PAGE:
Two years of COVID-19 in WNC
Two years ago, the COVID-19 pandemic changed the world that we live in. BPR's Lilly Knoepp looks back on the start of the pandemic – and checks in on where we are today.
One of the most telling changes at BPR from 2020 is in my computer files.
When the pandemic began, I made a folder entitled Coronavirus_3_2020. That folder grew and grew until COVID-19 coverage became a part of our daily work flow.
As case counts rose, schools closed. “For the past month or so, we knew that it was going to be inevitable that a case was going to be confirmed in Macon County. You know it was a matter of when not if. We’ll deal with it as best we can,” said Macon County School Superintendent Dr. Chris Baldwin in March 2020. School all reopened differently in October 2020.
In 2021 and 2022, school policies were a divisive topic that differed across the region.
Personally, one of the most memorable parts of the start of the pandemic in WNC was covering each county as officials “closed the borders” to those who were not locals. Graham County Commissioner Dale Wiggins pointed out that the closest hospital was 40 minutes away from Robbinsville in Bryson City.
“The lack of medical facilities to treat someone with coronavirus – we don’t have anything here in county to treat people,” said Wiggins in March 2020. Noting the county has one of the highest rates of motorcycle fatalities in the state, Wiggins wanted to deter tourists who might wreck. The Cherohala Skyway and the Tail of the Dragon are famous sections of switchbacks for motorcycles.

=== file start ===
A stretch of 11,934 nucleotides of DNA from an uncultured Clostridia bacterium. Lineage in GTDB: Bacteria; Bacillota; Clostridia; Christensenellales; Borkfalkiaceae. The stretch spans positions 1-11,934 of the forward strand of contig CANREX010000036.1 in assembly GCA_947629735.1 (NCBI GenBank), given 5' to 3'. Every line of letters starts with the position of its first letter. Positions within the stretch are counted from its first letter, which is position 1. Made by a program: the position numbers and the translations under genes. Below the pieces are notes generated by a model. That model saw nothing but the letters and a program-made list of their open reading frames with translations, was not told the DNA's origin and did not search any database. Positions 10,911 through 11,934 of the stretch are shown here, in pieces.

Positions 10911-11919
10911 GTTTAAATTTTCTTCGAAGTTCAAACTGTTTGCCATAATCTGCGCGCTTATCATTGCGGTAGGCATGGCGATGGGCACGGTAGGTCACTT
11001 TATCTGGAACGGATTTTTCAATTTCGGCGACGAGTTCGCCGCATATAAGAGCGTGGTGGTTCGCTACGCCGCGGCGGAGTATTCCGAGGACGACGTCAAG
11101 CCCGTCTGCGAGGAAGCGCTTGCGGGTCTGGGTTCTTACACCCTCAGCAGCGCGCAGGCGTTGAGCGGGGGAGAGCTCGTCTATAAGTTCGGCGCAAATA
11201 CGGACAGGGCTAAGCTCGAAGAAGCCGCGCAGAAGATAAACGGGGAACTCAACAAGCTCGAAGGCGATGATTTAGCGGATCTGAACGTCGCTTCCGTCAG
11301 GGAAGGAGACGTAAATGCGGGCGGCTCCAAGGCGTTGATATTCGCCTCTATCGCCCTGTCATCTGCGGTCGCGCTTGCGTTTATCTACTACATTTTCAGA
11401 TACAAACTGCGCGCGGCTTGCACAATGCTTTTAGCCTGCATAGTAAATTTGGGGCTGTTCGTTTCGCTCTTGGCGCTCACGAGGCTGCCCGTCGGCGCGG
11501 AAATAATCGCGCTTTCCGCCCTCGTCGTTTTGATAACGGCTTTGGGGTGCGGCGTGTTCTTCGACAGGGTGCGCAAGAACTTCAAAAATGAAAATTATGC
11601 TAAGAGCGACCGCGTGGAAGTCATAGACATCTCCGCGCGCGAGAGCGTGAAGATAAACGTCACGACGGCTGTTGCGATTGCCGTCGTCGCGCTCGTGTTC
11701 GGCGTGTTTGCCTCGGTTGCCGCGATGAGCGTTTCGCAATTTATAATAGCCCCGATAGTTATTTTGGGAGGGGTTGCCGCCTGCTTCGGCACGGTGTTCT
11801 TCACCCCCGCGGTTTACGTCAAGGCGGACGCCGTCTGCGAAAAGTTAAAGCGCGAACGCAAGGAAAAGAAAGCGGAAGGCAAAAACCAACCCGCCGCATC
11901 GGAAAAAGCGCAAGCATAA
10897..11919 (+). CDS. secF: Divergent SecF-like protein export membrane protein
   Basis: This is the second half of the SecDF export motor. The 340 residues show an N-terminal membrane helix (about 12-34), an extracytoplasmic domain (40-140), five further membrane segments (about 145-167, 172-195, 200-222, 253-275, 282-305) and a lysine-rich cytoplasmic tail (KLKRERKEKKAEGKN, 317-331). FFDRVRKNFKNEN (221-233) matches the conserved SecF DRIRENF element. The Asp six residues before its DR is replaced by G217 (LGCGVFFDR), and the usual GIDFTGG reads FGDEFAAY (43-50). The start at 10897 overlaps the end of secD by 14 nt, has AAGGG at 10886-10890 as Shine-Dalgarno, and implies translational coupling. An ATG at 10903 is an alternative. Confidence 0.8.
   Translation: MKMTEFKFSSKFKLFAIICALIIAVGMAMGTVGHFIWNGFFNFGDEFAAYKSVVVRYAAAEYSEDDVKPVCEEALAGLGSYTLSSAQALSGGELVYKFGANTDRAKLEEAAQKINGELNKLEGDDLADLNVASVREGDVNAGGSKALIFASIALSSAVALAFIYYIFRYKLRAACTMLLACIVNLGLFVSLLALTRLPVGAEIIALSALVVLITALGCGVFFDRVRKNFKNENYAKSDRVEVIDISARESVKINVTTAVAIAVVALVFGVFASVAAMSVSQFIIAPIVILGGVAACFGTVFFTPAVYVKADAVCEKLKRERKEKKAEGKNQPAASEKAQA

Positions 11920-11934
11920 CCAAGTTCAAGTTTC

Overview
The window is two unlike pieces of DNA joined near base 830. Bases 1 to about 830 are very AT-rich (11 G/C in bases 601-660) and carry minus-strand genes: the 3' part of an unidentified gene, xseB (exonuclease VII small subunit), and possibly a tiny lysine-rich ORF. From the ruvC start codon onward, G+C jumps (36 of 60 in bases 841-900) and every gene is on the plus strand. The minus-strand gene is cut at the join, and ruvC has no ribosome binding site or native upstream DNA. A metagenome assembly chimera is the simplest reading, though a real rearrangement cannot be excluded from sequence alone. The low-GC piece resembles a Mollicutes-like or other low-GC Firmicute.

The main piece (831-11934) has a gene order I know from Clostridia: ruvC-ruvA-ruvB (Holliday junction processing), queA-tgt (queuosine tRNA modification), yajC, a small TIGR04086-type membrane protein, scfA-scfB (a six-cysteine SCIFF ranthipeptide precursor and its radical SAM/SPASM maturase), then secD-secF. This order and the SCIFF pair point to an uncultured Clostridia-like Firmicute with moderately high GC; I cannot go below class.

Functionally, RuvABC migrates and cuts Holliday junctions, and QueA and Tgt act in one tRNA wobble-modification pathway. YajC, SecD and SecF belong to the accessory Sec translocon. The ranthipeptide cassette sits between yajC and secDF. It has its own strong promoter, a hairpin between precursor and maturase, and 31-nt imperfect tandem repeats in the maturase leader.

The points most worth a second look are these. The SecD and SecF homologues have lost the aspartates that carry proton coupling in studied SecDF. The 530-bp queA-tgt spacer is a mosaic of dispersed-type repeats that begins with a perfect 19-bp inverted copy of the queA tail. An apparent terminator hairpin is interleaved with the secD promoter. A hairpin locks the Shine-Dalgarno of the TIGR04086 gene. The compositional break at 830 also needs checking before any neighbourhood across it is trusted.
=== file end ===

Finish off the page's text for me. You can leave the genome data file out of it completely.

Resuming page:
The town of Andrews also closed its roads to those who were not from the region in March 2020.
Legal expert Norma Houston of the UNC Chapel Hill School of Government told BPR in March 2020 that it is within any municipalities rights to cordon off an area during an emergency.
“Local governments don’t literally close their borders like you might think of with a national border. What cities and counties do have the authority to do is limit ingress and egress into the emergency area,” said Houston.
While many people were in lockdown, others lacked the information, access and shelter to protect themselves against COVID-19. People experiencing homelessness were one of the populations that were most vulnerable.
The city of Asheville opened a shelter at Harrah’s Cherokee Center Asheville. Meanwhile other counties expanded some services like Jackson County’s HERE program which provides hotel rooms to those in need of housing.
For college students who were sent home to learn virtually the experience of higher education was changed.
For seniors, graduation looked very different – and the future looked uncertain.
In May 2020, BPR spoke with UNC Asheville students in a creative nonfiction class. They wrote prose about their pandemic experiences in each class.
Senior Nathaniel Marshall shared his response: